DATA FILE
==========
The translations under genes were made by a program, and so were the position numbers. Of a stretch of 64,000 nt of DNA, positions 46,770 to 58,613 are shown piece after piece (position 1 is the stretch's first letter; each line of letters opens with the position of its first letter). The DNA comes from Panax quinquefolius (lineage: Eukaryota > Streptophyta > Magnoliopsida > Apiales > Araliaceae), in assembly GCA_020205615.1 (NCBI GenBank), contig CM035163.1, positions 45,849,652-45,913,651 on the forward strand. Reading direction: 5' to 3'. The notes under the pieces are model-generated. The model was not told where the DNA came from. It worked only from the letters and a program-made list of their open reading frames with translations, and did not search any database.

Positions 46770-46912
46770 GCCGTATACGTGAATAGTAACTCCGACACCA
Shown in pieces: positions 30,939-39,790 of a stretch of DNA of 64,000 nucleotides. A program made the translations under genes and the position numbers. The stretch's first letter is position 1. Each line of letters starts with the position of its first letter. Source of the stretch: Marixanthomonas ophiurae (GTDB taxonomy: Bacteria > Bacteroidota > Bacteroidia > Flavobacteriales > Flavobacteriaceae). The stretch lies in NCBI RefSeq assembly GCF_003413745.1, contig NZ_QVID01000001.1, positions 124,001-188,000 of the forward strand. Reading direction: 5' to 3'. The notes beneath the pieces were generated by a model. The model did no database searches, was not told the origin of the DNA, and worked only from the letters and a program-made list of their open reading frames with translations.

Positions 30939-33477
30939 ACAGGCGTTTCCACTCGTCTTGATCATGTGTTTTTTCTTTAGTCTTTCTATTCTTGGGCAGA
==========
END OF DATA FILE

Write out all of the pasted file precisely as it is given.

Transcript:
The translations under genes were made by a program, and so were the position numbers. Of a stretch of 64,000 nt of DNA, positions 46,770 to 58,613 are shown piece after piece (position 1 is the stretch's first letter; each line of letters opens with the position of its first letter). The DNA comes from Panax quinquefolius (lineage: Eukaryota > Streptophyta > Magnoliopsida > Apiales > Araliaceae), in assembly GCA_020205615.1 (NCBI GenBank), contig CM035163.1, positions 45,849,652-45,913,651 on the forward strand. Reading direction: 5' to 3'. The notes under the pieces are model-generated. The model was not told where the DNA came from. It worked only from the letters and a program-made list of their open reading frames with translations, and did not search any database.

Positions 46770-46912
46770 GCCGTATACGTGAATAGTAACTCCGACACCA
Shown in pieces: positions 30,939-39,790 of a stretch of DNA of 64,000 nucleotides. A program made the translations under genes and the position numbers. The stretch's first letter is position 1. Each line of letters starts with the position of its first letter. Source of the stretch: Marixanthomonas ophiurae (GTDB taxonomy: Bacteria > Bacteroidota > Bacteroidia > Flavobacteriales > Flavobacteriaceae). The stretch lies in NCBI RefSeq assembly GCF_003413745.1, contig NZ_QVID01000001.1, positions 124,001-188,000 of the forward strand. Reading direction: 5' to 3'. The notes beneath the pieces were generated by a model. The model did no database searches, was not told the origin of the DNA, and worked only from the letters and a program-made list of their open reading frames with translations.

Positions 30939-33477
30939 ACAGGCGTTTCCACTCGTCTTGATCATGTGTTTTTTCTTTAGTCTTTCTATTCTTGGGCAGA